When information that is otherwise protected by the attorney-client privilege is disclosed to third parties, the element of confidentiality is destroyed, and the privilege is waived. In re Horowitz, 482 F.2d at 81 ("We deem it clear that subsequent disclosure to a third party by the party of a communication with his attorney eliminates whatever privilege the communication may have originally possessed, whether because disclosure is viewed as an indication that confidentiality is no longer intended or as a waiver of the privilege." (citing McCormick, Evidence § 93, at 197 (Cleary ed., 1972), and cases there cited)). Even the dissemination of confidential and privileged information to persons within an organization not shown to have a need to know such information waives the attorney-client privilege. Robbins & Meyers, Inc. v. J.M. Huber Corp., 274 F.R.D. 63, 93-94 (W.D.N.Y. 2011) (citing cases). Further, communications between a client and attorney intended for publication or communication to third-parties are not intended to be confidential and, thus, are not within the attorney-client privilege. Id., at 83-84 (citing cases); 5 MCCORMICK ON EVIDENCE § 91 at 408 (Kenneth S. Broun, 6th ed. 2006).

In the instant case, in camera review of each of the 23 documents for which Defendant asserts the attorney-client privilege is protected from disclosure establishes that the attorney-client privilege attached to 12 of the 23 documents, but as to the remaining 11 documents, the attorney-client privilege never attached, or attached but was waived when the otherwise privileged communications were shared with third-parties whom Defendant has failed to establish had a "need to know" the information contained in those communications. Robbins & Meyers, Inc., 274 F.R.D. at 93-94. Accordingly, those 11 communications are not protected by the attorney-client privilege and must be produced.

In particular, Bates Nos. CFS-PRIV0012 through and including CFS-PRIV0015 are eight email messages exchanged between Carlson and Romano, between March 5 and March 8, 2007, in which are discussed concerns Romano had about terminating Plaintiff and Romano requests from Carlson legal advice as to how CFS should proceed to best avoid being accused of employment discrimination in the event CFS decided to terminate Plaintiff's employment. Nothing indicates these communications were shared with others or that their confidentiality was otherwise destroyed. As such, these emails are protected by the attorney-client privilege and need not be disclosed.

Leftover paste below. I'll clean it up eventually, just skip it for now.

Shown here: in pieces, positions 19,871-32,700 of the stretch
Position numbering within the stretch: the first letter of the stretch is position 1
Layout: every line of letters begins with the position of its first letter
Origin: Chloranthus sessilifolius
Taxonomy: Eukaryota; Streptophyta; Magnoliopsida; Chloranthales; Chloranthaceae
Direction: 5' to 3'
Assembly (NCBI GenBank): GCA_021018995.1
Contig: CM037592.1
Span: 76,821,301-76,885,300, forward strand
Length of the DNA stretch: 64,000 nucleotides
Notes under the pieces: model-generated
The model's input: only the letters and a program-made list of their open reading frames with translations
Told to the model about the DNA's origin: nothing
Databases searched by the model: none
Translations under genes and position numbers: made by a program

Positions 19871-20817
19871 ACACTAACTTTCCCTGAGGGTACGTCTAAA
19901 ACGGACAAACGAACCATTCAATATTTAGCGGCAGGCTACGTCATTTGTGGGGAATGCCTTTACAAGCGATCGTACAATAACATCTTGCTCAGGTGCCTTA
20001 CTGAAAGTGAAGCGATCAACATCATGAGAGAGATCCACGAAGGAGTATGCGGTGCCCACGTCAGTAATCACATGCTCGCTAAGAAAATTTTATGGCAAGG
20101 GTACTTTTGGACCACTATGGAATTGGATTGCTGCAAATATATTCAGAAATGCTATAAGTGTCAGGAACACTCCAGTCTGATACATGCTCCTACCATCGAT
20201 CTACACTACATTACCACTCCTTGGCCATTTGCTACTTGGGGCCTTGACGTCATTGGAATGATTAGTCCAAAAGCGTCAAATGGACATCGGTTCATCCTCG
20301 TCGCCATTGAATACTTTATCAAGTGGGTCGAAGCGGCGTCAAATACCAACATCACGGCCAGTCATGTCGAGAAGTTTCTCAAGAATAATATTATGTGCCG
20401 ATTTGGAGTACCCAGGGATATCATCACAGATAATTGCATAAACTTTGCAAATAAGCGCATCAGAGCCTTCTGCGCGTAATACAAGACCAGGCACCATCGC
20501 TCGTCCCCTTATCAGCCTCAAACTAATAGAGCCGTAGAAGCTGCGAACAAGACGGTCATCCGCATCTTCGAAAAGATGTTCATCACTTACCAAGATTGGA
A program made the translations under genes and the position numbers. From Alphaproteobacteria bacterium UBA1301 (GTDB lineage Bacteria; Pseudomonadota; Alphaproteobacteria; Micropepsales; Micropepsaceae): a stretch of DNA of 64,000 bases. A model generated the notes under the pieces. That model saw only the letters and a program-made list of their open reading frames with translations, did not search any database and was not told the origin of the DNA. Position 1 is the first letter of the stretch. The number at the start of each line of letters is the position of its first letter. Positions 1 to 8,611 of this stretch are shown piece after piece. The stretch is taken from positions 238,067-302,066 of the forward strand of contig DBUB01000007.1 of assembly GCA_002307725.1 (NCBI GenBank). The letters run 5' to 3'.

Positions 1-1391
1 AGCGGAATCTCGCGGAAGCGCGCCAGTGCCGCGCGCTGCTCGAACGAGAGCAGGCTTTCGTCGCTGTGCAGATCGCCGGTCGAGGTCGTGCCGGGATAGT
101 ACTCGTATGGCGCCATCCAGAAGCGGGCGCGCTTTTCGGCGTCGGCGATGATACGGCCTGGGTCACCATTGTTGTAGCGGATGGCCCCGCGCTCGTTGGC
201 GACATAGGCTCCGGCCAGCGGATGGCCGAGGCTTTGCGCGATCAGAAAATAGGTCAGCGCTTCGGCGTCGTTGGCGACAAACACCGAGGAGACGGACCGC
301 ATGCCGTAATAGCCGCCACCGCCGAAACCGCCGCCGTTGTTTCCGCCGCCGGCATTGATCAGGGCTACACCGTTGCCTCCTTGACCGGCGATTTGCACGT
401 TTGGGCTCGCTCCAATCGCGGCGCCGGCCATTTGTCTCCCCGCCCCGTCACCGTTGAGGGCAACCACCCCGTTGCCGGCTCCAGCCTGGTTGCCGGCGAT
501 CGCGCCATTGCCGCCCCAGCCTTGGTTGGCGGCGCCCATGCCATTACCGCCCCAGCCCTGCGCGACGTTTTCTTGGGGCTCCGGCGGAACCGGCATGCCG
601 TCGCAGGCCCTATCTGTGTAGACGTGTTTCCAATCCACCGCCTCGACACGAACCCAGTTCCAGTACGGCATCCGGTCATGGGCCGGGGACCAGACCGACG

Bates No. CFS-PRIV0016 is an email dated March 14, 2007, from Addotta to Carlson, forwarding, at Romano's request, a March 12, 2007 email Romano received from Plaintiff. Although the email is addressed to an attorney, the communication seeks neither legal advice nor legal services. As such, the attorney client privilege has not attached to this communication, which must, accordingly, be disclosed.

Bates No. CFS-PRIV0017 in a March 21, 2007 email from Romano to Meeks, and Stewart, with copies to Joyce, Loesch, and Carlson, discussing Plaintiff. Although Carlson, an attorney, is copied on the email, the communication does not seek any legal advice or services necessary for the attorney-client privilege to attach. Even if the privilege had attached, it was waived by the disclosure to the other recipients of the communication for whom Defendant has failed to explained why such recipients needed to know such information contained therein. Although entries in Defendant's First Privilege Log identify Meeks, Stewart, Joyce and Loesch as CFS employees, and Defendant's answers to Plaintiff's interrogatories (Doc. No. 48), further establish that Stewart is CFS Executive Vice President, and Loesch is CFS Director, Center for Resolution and Justice ("CRJ"), such that this communication was shared only with CFS employees, Defendant's failure to demonstrate that Meeks, Stewart, and Joyce each needed to know the information contained in the communication has waived the attorney-client privilege as to Bates No. CFS-PRIV0017. See Robbins & Meyers, Inc., 274 F.R.D. at 93-94 (dissemination of confidential and privileged information to persons within an organization "not shown to have a need to know such information" waives the attorney client privilege). Accordingly, Bates No. CFS-PRIV0017 must be produced.